Clarion Safety Systems Expands Safety Sign Product Line to Help Customers Meet OSHA Compliance Requirements

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New safety sign products from Clarion help workplace safety professionals meet OSHA requirements

Example of a typical OSHA-style safety sign with it's ANSI-style counterpart

Example of an OSHA-style safety sign with it's ANSI-style counterpart

Keeping employees, contractors and visitors safe, as well as meeting OSHA workplace safety regulations, is a top concern for today’s businesses. In line with our customers’ needs, Clarion is offering additional signs to meet OSHA requirements, including new Danger, Warning, Caution and Notice signs.

Clarion Safety Systems, a leading designer and manufacturer of safety labels and signs, has expanded its safety sign product line to help customers meet the compliance requirements of the Occupational Safety and Health Administration (OSHA).

OSHA has many rules and regulations that must be followed in the United States as part of the organization’s monitoring and enforcement of workplace safety. This includes requirements for safety signs. Safety signs are an important part of warning employees, subcontractors and temporary workers about potential hazards and providing instructions on the proper precautions to take to avoid injuries.

Clarion has added a new section in its online workplace safety sign catalog dedicated to meeting OSHA safety sign requirements and compliance needs.

“Keeping employees, contractors and visitors safe, as well as meeting necessary OSHA workplace safety regulations, is a top concern for today’s businesses. In line with our customers’ needs, we’ve added a number of signs to meet OSHA requirements, including new Danger, Warning, Caution and Notice signs. And it’s just the first step. We’re working to expand our catalog, including introducing more options in line with OSHA’s latest requirements and regulatory agenda,” says Ron Crawford, CEO of Clarion Safety Systems.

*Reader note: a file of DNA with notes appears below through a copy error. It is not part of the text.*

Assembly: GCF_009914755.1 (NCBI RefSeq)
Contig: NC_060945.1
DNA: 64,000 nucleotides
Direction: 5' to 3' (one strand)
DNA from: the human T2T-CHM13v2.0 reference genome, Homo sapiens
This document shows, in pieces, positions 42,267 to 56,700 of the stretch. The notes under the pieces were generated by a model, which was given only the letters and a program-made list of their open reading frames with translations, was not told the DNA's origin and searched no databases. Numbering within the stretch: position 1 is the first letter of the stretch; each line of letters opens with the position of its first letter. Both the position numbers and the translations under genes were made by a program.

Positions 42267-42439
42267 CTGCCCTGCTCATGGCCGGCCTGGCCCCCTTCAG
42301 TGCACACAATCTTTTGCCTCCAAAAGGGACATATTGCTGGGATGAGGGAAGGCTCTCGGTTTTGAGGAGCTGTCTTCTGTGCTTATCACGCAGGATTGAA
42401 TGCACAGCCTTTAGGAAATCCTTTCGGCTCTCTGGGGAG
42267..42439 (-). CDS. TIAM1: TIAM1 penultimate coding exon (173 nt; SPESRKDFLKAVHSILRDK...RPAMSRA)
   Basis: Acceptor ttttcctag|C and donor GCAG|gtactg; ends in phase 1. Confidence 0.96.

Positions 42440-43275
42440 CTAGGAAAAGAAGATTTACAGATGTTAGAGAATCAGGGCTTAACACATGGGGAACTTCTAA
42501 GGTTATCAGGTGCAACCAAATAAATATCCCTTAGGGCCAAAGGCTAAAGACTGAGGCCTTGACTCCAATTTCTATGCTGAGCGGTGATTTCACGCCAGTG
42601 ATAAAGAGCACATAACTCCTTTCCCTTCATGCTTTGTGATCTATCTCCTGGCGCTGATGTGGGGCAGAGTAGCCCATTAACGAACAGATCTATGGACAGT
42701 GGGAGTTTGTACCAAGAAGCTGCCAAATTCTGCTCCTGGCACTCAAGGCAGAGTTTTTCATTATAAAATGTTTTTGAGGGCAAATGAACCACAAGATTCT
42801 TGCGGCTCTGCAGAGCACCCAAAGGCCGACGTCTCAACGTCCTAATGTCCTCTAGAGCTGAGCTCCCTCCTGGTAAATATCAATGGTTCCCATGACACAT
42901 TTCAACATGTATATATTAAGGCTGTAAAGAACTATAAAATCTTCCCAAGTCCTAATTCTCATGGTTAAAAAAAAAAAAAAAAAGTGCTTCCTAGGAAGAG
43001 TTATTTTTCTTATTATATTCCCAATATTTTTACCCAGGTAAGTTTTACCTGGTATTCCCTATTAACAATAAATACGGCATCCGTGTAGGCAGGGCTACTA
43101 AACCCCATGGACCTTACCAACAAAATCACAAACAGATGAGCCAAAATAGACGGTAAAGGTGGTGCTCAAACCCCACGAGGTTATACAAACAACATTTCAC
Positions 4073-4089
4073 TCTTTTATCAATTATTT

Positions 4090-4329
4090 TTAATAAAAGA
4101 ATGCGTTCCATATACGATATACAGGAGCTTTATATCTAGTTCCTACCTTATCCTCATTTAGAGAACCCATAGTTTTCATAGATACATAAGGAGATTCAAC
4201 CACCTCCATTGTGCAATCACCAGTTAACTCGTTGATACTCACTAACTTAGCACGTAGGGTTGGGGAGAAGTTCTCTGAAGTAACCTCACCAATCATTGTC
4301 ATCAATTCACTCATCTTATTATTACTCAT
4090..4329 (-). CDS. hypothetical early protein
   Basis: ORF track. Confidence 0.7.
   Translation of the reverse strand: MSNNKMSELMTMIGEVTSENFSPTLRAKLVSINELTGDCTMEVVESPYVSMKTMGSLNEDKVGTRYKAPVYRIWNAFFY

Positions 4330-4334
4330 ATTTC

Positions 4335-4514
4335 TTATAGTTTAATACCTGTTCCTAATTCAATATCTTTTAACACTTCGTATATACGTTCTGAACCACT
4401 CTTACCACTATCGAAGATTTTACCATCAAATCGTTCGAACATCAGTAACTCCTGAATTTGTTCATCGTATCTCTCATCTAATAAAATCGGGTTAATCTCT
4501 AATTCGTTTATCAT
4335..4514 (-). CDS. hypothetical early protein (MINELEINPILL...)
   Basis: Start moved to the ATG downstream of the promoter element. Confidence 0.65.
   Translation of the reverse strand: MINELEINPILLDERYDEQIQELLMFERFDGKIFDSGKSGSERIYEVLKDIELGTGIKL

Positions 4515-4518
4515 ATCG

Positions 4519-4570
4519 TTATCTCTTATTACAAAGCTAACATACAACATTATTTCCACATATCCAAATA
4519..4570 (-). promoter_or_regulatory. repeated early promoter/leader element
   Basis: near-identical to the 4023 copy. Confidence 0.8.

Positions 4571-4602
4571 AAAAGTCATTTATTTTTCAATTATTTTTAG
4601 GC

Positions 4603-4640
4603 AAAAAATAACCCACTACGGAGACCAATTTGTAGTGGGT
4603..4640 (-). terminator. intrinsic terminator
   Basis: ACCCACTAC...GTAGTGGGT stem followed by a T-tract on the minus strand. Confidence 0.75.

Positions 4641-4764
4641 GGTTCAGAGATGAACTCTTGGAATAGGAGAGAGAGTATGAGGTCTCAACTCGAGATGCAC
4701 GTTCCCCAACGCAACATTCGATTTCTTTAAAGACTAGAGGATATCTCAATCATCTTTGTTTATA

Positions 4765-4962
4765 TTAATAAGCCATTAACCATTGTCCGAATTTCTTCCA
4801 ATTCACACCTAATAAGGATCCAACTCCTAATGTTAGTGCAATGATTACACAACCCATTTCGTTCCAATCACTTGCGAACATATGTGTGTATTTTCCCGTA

In its Specifications for Accident Prevention Signs and Tags, 29 Code of Federal Regulation (CFR) 1910.145, OSHA provides requirements for signs, accident prevention signs and safety tags. According to the regulation, signs must be put in place "to indicate and define specific hazards." It also spells out the necessity of explaining the gravity of the threat and required imagery.

“It’s important for occupational safety and health professionals to understand that these OSHA requirements are the most basic level of safety sign design and implementation,” says Angela Lambert, head of standards compliance at Clarion. “According to OSHA’s regulation, workplaces have the option to use updated, ANSI-style signs which provide additional, critical detail. Plus, ANSI formats allow for the communication of what constitutes an ‘adequate warning’ from a liability perspective.”

The best practice standards from the American National Standards Institute (ANSI) and the International Organization for Standardization (ISO) offer additional guidance for today’s workplaces that are striving to maximize safety. ANSI Z535 delineates five different types of safety signs – SAFETY INSTRUCTIONS, DANGER, WARNING, NOTICE and CAUTION – and also includes detailed guidance regarding placement, shape and choice of illustration. ISO 3864 provides insight on global, graphical symbols.

“While they contain the latest criteria for state-of-the-art warnings, ANSI and ISO can often be overlooked by today’s workplaces. Clarion’s best practice signs are compliant with OSHA as well as ANSI/ISO, which means they typically provide more substantial and precise information about the hazard at hand so that viewers are able to make more informed, safer decisions,” says Lambert.

Clarion’s safety signs to meet OSHA compliance can be found in the company’s online catalog. In addition to its sign product line the company offers services like customization and free assessments, where Clarion’s professionals assess and make recommendations for a facility’s current signage and communication challenges.

“Getting a third party perspective can help organizations to ensure that they are effectively communicating with workers, reducing visual clutter, and supporting big picture safety and risk reduction measures,” says Lambert.

To learn more about the elements to consider for precise visual safety communication, watch Clarion’s video, “Effective Safety Symbols, Signs and Labels.”

Clarion Safety Systems, LLC, is the leading designer and manufacturer of visual safety solutions that help customers in more than 180 industries worldwide to make their products and premises safer. Clarion offers a full range of standard and custom products including machinery safety labels, environmental and facility safety signs, pipe and valve identification markings, lockout/tagout products, and safety-grade photoluminescent egress path-marking escape systems. Founded in 1990, the company continues to play a leading role in the development and writing of international and national standards for safety signs, labels, and markings. Clarion is headquartered at 190 Old Milford Road in Milford, PA, 18337, and online at

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Erin Earley
Clarion Safety Systems
+1 570-296-5686 Ext: 228
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